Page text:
Noncompetes in Massachusetts are now limited to no more than one year, though they can be extended to as long as two years in the case of theft or breach of fiduciary duty, and can extend geographically only to areas where the employee provided services or had a material presence or influence in her last two years of employment.8 Yet even if a noncompete is extended beyond one year, the garden leave requirement is limited to one year.

Under the new law, employers cannot enforce noncompetes if employees are terminated without cause or are laid off.9 In addition, employees who are classified as nonexempt under the Fair Labor Standards Act, 29 U.S.C. §§ 201–219, cannot be held to noncompetes. Because noncompetes entered into in connection with a separation are excluded from the law, employers can continue to impose noncompete obligations in exchange for severance, provided the employees are given seven days to rescind the agreement.

Finally, notwithstanding anything to the contrary in the employment agreement, actions to enforce an agreement against an employee who lived in Massachusetts for at least 30 days before termination must be brought in the Massachusetts county where the employee resides, although the parties can expressly agree in advance to venue in the Superior Court in Boston. Employers in other states whose employees may relocate to Massachusetts during their tenure should take care to ensure that their noncompetes comply with the law, which expressly overrides any choice-of-law provision for employees who live in Massachusetts for at least a month before their employment ends.


Massachusetts' first Trade Secrets Act became effective on October 1, 2018, as well, leaving only New York without such a statute. The statute rejects a decades-old six-part test for trade secrets, borrowed from the 1939 Restatement of Torts,10 and replaces it with a statutory definition that is similar to the definition in the Uniform Trade Secrets Act ("UTSA").11

Under the Massachusetts act, a trade secret must provide actual or potential economic advantage to its owner, in contrast to the UTSA, which in most states requires actual economic advantage. This change may signal the end of the "continuing use" doctrine, under which Massachusetts courts have recognized only continually used processes or ideas as susceptible of protection.12

Under this formulation, negative trade secrets were often not protected. For example, while a successful manufacturing process was clearly protected, knowledge about what steps or mechanisms should be avoided was less clearly protected because, by definition, they were not in use. Likewise, innovations made but not immediately commercialized might not have previously been protected, but they are more clearly protected under the new statute.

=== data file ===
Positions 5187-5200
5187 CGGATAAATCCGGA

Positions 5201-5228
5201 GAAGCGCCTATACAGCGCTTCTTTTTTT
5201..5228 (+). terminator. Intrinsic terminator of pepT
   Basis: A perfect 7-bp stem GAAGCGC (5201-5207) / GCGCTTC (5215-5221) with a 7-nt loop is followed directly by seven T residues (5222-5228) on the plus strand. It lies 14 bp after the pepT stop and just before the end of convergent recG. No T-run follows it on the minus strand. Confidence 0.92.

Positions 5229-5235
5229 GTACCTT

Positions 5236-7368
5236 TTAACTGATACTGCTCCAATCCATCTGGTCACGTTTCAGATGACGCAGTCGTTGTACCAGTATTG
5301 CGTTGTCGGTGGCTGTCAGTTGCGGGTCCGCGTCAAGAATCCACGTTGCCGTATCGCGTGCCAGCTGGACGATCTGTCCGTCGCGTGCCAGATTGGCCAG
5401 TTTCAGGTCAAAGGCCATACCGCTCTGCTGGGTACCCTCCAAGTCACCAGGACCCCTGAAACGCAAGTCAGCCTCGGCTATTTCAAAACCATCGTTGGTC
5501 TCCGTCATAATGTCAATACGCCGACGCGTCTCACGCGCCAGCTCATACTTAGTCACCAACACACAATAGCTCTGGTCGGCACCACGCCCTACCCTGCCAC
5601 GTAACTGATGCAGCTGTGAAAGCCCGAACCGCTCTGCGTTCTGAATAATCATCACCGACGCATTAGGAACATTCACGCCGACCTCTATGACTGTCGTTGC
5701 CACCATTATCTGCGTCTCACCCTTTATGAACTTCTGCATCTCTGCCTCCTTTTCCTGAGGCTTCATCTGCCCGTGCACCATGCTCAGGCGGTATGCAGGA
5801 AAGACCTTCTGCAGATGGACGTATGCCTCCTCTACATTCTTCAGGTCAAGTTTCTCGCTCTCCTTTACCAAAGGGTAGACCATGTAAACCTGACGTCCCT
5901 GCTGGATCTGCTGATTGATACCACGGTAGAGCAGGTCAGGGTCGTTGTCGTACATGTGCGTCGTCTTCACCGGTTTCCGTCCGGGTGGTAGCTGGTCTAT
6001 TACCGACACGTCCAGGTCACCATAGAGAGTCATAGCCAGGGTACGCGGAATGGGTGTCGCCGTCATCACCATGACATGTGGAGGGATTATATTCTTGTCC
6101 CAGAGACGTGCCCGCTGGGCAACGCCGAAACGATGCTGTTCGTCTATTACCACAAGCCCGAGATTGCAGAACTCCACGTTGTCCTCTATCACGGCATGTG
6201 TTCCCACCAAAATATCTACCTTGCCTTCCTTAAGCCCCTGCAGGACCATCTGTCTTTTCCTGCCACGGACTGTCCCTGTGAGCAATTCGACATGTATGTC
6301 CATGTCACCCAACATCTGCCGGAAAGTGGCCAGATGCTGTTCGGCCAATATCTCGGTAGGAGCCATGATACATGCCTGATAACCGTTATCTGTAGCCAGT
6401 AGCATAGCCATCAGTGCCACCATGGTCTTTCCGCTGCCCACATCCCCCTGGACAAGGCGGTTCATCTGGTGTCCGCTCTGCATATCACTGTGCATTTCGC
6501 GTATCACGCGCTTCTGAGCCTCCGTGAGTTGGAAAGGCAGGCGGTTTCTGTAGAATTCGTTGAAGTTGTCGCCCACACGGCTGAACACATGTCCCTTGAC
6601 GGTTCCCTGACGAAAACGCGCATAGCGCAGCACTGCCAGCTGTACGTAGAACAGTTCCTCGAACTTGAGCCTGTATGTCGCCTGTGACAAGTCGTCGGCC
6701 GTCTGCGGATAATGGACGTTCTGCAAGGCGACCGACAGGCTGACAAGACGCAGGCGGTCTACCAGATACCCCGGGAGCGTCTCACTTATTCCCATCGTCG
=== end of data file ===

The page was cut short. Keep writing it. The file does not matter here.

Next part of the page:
Another important feature of the new trade secret law is the potential adoption of the "inevitable disclosure" doctrine. Until now, Massachusetts courts have not recognized the doctrine, citing its potential for curtailing employment opportunities even without a noncompete. The new law not only protects against actual trade secret misappropriation, but also protects against threatened misappropriation, a feature that may signal a recognition that there are circumstances where an employee cannot work at a competitor without—even unknowingly—disclosing trade secrets, and that such circumstances merit protection for the employer.

At least one court has held that the requirement of "actual or threatened" misappropriation is distinct from the inevitable disclosure doctrine, because the former requires actual proof while the latter is based on an inference that disclosure cannot be avoided.13 Still, businesses that hire employees who may have had access to trade secrets at their former employers should try to ensure that new hires are not put in a position where they might inadvertently disclose something confidential.

Until now, trade secret misappropriation claims were virtually always accompanied by claims (and counterclaims) under the Massachusetts Consumer Protection Act, chapter 93A, which also covers unfair business practices between two businesses. Under the new law, such actions are unnecessary and are probably preempted. Instead, the Massachusetts act allows for double damages for "willful and malicious misappropriation" and provides that in cases of bad faith, the prevailing party may recover its attorney's fees. No other statute in Massachusetts contains such a fee-shifting feature,14 and its inclusion in this statute likely signals a desire to avoid curtailing consumer protection claims, which are often regarded by judges as being brought simply as a matter of course.15